Blog posts do not necessarily do justice to a thinker. But trying to shrink your thoughts in a limited space is a good exercise for a thinker indeed: synthesis forces you to select, cut, and clarify.
Bruce Bartlett now blogs at the New York Times Economix blog. One of his latest pieces is “A Conservative Case for the Welfare State”. Such a case has been made in the past too: most prominently, by the intellectual leader of neo-conservatives, Irving Kristol, who wanted the welfare state to be put at the service of conservatives “principles.”
Bartlett’s endorsement of the welfare state is quite different. He doesn’t attempt to steer welfare paternalism in a conservative direction. He defends the welfare state qua the welfare state and maintains that Conservatives—or better to say: Republicans—should do likewise because “Republican presidents from Dwight D. Eisenhower through George H.W. Bush accepted the legitimacy of the welfare state and sought to manage it properly and fund it adequately”. Conservatism has often been described as politics without a theory, but arguments ex authoritate making an appeal to politicians rather than to philosophers are somewhat novel, particularly when the names named are those of Eisenhower and of Bush Sr., neither of whom appeared to have a particularly coherent political vision.
Bartlett comes out against policies that, following the late Milton Friedman, are not trying to remove the welfare state from the political scene, but rather trying to reshape it to make it more effective. Neither social security “privatization” nor “school vouchers” would override compulsory savings or compulsory education. They would just introduce some competitive elements in the system, bringing us back to a point that wasn’t made by any arch-conservative Republican but by the common patron saint of all families of contemporary liberalism: John Stuart Mill.
Mill, a committed advocate of the education of the masses, explained very clearly that:
If the government would make up its mind to require for every child a good education, it might save itself the trouble of providing one. It might leave to parents to obtain the education where and how they pleased, and content itself with helping to pay the school fees of the poorer classes of children, and defraying the entire school expenses of those who have no one else to pay for them. The objections which are urged with reason against State education, do not apply to the enforcement of education by the State, but to the State’s taking upon itself to direct that education: which is a totally different thing. That the whole or any large part of the education of the people should be in State hands, I go as far as any one in deprecating.
Interestingly enough, Mr. Bartlett is not defending the government’s role as caretaker of society, as the regulator of education/healthcare/pension provisions and buyer of those very services to the benefit of the poor. He is advocating a bigger and bigger role for government as the provider of those very services itself.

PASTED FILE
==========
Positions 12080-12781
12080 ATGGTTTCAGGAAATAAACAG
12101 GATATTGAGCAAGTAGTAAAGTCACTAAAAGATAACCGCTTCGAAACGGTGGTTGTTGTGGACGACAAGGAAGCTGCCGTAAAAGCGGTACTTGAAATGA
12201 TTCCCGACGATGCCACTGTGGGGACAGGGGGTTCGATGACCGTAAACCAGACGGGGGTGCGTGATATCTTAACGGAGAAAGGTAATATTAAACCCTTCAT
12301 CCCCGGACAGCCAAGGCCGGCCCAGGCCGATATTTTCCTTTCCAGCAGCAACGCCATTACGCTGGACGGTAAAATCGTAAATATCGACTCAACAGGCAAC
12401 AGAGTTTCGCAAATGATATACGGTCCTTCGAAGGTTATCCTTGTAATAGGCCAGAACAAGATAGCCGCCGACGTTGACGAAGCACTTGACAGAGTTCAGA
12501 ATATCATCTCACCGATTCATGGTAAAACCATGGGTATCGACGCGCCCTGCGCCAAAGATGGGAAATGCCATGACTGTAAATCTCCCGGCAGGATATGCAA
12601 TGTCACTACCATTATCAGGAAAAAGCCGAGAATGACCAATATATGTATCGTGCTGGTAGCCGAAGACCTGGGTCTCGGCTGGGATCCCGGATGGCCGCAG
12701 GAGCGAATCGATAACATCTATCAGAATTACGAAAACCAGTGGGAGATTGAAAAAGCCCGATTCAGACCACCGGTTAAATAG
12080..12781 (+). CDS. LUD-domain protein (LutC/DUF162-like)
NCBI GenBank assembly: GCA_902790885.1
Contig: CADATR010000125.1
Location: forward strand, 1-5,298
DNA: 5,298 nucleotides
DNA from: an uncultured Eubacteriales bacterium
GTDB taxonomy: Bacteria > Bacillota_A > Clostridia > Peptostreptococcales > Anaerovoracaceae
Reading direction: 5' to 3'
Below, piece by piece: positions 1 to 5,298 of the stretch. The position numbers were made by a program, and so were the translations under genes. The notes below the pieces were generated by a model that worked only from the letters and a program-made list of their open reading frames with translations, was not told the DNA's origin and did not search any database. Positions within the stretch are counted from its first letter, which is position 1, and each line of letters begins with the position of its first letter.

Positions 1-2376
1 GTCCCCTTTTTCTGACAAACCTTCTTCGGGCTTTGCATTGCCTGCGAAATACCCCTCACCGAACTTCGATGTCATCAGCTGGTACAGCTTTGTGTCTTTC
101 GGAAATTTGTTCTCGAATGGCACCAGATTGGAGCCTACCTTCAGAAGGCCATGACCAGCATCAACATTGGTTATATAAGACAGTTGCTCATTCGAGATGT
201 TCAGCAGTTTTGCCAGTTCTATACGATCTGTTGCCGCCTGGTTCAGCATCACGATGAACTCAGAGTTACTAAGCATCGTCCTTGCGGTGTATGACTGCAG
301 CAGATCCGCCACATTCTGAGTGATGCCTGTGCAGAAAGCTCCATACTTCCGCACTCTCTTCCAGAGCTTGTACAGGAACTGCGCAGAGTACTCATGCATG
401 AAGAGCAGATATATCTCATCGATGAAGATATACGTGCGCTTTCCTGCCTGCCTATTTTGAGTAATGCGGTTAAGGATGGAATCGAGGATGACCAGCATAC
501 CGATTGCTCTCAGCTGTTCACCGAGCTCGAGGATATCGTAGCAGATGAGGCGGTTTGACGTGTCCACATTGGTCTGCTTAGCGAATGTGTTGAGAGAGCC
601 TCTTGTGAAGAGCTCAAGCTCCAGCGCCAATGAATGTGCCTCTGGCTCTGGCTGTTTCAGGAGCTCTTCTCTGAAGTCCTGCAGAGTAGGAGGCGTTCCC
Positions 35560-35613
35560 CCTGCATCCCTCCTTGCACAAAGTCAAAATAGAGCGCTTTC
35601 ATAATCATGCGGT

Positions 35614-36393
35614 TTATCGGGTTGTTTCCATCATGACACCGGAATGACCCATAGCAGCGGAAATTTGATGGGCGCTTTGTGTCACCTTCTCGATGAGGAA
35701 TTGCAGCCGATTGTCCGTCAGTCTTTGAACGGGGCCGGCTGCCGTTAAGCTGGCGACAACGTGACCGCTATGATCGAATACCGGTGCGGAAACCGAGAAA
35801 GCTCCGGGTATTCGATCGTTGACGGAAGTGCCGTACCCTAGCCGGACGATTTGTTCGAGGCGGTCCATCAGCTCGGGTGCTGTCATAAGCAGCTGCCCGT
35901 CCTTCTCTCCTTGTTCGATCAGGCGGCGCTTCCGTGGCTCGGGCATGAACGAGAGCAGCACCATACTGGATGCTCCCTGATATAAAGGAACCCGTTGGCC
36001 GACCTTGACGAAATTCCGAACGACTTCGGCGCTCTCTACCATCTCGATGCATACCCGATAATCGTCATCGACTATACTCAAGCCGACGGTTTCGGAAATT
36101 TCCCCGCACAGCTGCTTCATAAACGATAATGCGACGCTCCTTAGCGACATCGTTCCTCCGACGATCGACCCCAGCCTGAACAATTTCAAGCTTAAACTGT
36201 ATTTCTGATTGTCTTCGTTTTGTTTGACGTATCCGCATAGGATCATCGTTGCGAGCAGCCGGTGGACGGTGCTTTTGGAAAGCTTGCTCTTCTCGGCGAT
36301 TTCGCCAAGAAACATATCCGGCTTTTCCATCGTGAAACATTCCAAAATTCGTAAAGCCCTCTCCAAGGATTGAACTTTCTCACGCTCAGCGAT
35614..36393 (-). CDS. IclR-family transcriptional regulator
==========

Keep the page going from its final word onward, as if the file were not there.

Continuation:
This is not a conservative case for the welfare state: it is a bankrupter’s case for the welfare state.
He quotes Europe as a supporting example. In particularly, he mentions the European success with national health care insurance. Looking at the health care expenditure/GDP ratio, he sees the U.S. spending too much and getting too little. But if the European social system is so effective, why are European welfare states desperately struggling to reform? Britain has long been flirting with health care reform (though somewhat unsuccessfully). Holland has now a universal health care system financed through competing insurance companies. On the edge of bankruptcy, Spain is taking steps towards a so-called “privatization” of health care, i.e. public-private partnership on the model of the system established in Valencia.
Germany has been increasingly involving private providers in the healthcare system since the Nineties. Italian Prime Minister Mario Monti, no radical libertarian, has claimed that the universal health care system may just not be sustainable in an ageing society. If the European model works so well, why are the core countries of Europe striving to reform their very precious social model?
However, what is missing in Bartlett’s piece is something more fundamental than a closer look at Europe. If there is a qualifying characteristic of conservatism, it is indeed skepticism. Skepticism, above all, about politics. A welfare state is a form of intermediation: people’s money is redistributed, with the goal of providing—compulsorily and universally—some specific services. One may candidly agree with the goals of the welfare state—but be wary of the setting up of a gigantic bureaucratic machine, whose job will ultimately be to feed itself. We do not ask conservatives to be committed to the defense of individual liberty per se—as we libertarians are. But we expect them “to prefer the tried to the untried, fact to mystery, the actual to the possible, the limited to the unbounded, the near to the distant, the sufficient to the superabundant, the convenient to the perfect, present laughter to utopian bliss” (Oakeshott). If they do not, they might be just confusing conservatism with realpoltiik.